Egypt: The 1973 War and After

The 1973 War and After

Another war with Israel broke out on Oct. 6, 1973, when Egyptian forces attacked Israel on the Jewish holiday of Yom Kippur. Israeli forces were caught off guard as Egyptian units progressed into the Sinai, and fighting broke out between Israel and Syria on the Golan Heights. The fighting escalated both on the ground and in the air.

After Israel had stabilized the Syrian front, its troops crossed the Suez Canal and toward the end of the war were in control of some 475 sq mi (1,230 sq km) on the west bank of the canal between Ismailia and Adabiya, surrounding the city of Suez and trapping Egypt's Third Army on the east side of the canal. Sadat called for a cease-fire coupled with the withdrawal of Israel from territories it had occupied since 1967. At the same time, Arab countries, by reducing—and later stopping—oil exports to selected countries supporting Israel, put pressure on the United States to get Israel to pull back from the occupied lands.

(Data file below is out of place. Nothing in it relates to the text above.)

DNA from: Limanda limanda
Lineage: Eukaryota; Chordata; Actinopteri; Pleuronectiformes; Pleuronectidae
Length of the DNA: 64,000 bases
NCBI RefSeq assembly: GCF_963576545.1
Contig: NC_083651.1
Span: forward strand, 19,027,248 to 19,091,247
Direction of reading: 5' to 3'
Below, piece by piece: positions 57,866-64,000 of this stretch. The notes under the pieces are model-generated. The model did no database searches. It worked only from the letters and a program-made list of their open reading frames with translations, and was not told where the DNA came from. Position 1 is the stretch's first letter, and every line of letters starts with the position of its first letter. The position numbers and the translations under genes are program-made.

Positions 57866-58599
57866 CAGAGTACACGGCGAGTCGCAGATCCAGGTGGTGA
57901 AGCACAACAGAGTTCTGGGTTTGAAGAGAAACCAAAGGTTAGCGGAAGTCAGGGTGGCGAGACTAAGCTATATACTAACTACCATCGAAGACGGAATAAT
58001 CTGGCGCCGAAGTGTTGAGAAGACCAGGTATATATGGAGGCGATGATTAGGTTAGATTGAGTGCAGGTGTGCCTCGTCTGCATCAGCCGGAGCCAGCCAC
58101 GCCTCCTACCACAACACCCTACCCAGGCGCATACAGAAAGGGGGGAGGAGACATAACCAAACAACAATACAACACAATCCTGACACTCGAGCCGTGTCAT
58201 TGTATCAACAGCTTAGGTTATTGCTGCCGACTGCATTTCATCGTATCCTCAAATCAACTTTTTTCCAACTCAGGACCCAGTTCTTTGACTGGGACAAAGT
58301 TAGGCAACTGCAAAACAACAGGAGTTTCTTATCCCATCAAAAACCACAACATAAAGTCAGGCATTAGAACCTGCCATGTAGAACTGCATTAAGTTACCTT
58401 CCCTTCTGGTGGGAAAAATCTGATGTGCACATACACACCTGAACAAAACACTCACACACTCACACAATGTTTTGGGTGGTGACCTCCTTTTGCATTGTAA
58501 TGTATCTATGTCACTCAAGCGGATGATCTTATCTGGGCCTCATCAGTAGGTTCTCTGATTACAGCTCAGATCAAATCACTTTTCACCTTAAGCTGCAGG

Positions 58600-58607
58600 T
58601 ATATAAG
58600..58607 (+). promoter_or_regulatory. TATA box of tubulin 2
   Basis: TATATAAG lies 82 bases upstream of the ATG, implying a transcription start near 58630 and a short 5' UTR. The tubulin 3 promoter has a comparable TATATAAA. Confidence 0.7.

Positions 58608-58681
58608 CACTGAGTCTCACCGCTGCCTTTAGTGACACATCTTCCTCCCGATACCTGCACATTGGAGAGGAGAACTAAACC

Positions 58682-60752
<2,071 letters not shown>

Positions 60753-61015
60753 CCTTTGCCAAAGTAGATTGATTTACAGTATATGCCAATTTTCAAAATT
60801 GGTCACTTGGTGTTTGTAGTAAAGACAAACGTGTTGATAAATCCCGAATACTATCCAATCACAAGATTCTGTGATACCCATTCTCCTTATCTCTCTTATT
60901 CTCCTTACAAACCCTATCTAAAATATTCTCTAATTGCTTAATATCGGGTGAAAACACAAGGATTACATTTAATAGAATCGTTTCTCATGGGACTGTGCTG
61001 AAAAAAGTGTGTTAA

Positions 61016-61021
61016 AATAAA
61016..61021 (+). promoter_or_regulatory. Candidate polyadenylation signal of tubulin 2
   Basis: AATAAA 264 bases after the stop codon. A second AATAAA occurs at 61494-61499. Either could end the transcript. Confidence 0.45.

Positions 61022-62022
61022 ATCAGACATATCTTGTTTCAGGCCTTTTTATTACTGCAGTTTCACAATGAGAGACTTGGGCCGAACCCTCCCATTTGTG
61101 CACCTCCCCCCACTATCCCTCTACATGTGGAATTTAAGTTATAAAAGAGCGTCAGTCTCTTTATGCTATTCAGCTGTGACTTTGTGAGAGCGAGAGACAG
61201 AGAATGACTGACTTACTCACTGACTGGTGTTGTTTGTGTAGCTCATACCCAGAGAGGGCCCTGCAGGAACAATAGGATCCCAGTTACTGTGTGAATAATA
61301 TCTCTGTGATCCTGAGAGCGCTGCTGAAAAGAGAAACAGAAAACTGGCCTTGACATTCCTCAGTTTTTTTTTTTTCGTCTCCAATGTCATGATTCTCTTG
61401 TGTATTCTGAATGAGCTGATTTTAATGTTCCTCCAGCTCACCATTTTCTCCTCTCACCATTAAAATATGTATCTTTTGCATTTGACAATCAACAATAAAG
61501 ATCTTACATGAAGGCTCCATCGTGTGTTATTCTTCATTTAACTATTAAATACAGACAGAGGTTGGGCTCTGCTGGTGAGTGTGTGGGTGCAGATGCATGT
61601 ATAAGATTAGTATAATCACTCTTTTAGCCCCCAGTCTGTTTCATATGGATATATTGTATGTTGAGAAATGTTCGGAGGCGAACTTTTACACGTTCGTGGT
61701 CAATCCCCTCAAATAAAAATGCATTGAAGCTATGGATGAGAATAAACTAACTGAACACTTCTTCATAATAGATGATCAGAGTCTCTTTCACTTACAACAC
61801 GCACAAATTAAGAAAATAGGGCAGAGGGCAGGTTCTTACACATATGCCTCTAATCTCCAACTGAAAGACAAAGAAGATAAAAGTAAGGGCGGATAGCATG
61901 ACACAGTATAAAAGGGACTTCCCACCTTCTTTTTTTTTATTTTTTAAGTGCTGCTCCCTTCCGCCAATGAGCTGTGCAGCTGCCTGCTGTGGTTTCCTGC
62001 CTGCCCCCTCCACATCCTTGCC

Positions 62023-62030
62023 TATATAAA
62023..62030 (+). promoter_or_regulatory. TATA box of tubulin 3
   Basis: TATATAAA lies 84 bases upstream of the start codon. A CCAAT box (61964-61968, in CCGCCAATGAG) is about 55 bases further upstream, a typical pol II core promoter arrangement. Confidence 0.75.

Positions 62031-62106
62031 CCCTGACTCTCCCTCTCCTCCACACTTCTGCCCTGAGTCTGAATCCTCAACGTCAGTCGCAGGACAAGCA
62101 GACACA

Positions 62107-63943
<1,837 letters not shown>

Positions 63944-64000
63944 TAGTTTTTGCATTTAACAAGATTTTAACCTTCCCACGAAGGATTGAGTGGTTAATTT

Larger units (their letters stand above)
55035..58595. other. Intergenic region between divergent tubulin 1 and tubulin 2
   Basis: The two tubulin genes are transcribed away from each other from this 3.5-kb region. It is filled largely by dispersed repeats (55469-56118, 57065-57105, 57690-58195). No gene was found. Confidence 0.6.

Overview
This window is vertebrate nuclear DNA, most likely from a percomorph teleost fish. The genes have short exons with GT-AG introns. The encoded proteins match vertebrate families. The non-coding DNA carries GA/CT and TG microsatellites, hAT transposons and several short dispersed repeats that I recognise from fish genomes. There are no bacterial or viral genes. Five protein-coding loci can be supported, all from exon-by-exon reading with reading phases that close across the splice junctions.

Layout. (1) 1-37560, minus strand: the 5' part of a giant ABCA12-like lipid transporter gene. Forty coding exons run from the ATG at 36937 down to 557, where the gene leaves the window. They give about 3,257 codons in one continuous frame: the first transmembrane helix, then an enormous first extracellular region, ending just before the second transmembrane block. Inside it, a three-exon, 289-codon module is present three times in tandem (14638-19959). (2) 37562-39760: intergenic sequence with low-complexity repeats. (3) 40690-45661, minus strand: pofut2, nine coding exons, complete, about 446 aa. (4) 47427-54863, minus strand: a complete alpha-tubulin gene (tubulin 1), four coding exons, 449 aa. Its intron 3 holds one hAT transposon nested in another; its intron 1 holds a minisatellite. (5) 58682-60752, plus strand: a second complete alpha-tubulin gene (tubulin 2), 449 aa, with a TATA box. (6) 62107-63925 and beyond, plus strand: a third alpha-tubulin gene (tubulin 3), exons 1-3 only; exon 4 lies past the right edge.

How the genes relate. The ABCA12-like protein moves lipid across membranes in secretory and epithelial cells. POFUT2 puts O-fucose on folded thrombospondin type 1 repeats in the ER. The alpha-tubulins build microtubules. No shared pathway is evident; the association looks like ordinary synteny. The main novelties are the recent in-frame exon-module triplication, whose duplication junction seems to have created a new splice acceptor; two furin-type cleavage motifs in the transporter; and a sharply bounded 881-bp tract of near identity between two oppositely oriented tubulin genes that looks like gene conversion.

On Oct. 22 the United States and the USSR submitted a joint resolution to the UN Security Council calling for an immediate cease-fire and the beginning of peace negotiations. The Security Council voted to establish a UN emergency force made up of troops from the smaller nations to supervise the cease-fire. Through the mediation efforts of U.S. Secretary of State Henry A. Kissinger, Egypt and Israel agreed to face-to-face negotiations on implementing the cease-fire. On Nov. 9, Israel accepted a proposal, worked out by Kissinger and Sadat.

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